Signs that more families missing out on first choice primary school
Smaller proportions of children are gaining places at their first choice of primary school in many areas of England, a survey suggests.
Early figures also indicate that in some parts of the country, up to one in six families have missed out on their top pick, rising to more than one in four pupils in some London boroughs.
Hundreds of thousands of families across England are finding out what primary school they will be joining this autumn, on what is commonly known as National Offer Day.
Findings from a PA survey of local authorities show that, of the 67 councils that gave comparable data, 36 (54%) have seen a fall in the proportion of pupils getting their first choice compared to last year, while 25 (37%) have seen a rise and six (9%) have seen no change.
In addition, of 62 councils in England that gave information on application numbers, 34 (55%) have seen at least a slight increase in applications this year, while 28 (45%) have seen a drop.
Across the capital’s 33 boroughs, 85% of families were given their first choice of primary school this year – a fall on last year. More than one in seven (15%) did not get their preferred school.
Kensington and Chelsea had the lowest proportion of children getting their top choice at 70.5%, and in Hammersmith and Fulham just 73.3% secured their first preference.
Meanwhile outside London, only 83.4% of children got their first preference in Reading, Berkshire, a fall on last year, while in Birmingham, among all applicants, 87.7% got their top choice, also a drop on 2019.
Among the areas where very high proportions of pupils have achieved their top choice are North East Lincolnshire, where 97.5% got their first pick, and the East Riding of Yorkshire, with 97.1%
England’s school system has been put under pressure in recent years due to a rise in the school-age population.
This has been fuelled by a spike in the birth rate in the early 2000s that has now made its way through primary schools and is moving into secondary schools.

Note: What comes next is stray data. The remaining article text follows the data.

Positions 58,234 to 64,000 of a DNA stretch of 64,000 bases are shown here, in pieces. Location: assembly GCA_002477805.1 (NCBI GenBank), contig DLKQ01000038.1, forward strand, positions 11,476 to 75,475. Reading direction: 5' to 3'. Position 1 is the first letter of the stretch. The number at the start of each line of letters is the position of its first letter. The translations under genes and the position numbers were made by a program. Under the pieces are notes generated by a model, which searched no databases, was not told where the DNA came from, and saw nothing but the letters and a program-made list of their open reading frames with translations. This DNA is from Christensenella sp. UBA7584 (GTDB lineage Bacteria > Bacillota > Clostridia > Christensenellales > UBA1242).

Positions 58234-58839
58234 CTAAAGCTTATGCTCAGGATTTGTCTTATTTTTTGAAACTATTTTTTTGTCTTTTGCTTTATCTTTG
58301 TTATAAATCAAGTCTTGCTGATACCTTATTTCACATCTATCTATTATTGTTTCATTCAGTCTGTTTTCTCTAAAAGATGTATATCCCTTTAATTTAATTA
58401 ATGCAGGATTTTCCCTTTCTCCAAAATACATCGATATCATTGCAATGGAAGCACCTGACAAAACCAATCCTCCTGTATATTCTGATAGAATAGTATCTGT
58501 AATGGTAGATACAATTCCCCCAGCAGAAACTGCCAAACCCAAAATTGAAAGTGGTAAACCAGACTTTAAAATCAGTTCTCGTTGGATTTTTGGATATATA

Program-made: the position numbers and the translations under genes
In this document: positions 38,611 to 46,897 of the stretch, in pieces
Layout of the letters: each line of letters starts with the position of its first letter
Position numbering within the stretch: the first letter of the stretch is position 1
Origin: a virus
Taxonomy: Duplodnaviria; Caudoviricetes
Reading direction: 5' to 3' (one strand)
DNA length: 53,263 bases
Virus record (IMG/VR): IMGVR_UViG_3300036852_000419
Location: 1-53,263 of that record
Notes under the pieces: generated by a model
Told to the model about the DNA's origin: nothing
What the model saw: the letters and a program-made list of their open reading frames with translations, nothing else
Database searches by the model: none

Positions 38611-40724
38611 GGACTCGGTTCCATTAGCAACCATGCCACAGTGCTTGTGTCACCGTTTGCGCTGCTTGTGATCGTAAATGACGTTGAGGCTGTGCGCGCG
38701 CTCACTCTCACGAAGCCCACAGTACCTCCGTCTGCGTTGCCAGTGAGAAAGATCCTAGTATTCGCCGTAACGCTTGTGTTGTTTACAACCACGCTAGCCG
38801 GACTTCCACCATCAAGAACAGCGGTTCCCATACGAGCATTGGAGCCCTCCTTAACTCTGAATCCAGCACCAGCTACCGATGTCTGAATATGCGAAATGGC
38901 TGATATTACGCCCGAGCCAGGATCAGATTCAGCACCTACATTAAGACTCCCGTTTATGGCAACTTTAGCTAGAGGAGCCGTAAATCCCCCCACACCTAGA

Official data shows that, last year, 90.6% of pupils were offered their first choice of primary school.
Cllr Judith Blake, chair of the Local Government Association’s Children and Young People Board, said: “Councils and schools work extremely hard to try and ensure that as many pupils as possible are allocated their first preference.
“Councils have a track record of doing everything they can to rise to the challenge of ensuring no child goes without a place, having created more than 800,000 new places since 2010.
“We will continue to work with the Department for Education (DfE) to try and ensure that there is capacity to deliver the additional places needed by 2021/22.”
The DfE has changed its rules this year amid the coronavirus pandemic so that parents unhappy with their school place will not have to make an appeal in person.
Appeal panel hearings will be able to take place “in person, by telephone, video conference or through a paper-based appeal”.
Paul Whiteman, general secretary of school leaders’ union NAHT, said feelings of anxiety among families waiting to find out whether their child has secured their first choice of school will be “heightened by the confusion and uncertainty caused by coronavirus”.
He added: “It is vital that no child going through the primary admissions process this year should be disadvantaged. For those families not getting their first choice of school, the appeals process will be going ahead, albeit virtually.
“This process must be as robust as ever and be made clear to parents.”
School Standards Minister Nick Gibb said: “This is an unprecedented time for families but, despite this disruption, parents across England will still find out which primary school their child has been offered a place at in September.
“This is a key milestone for families and they can be reassured that the vast majority of children will receive an offer from their first choice of school.”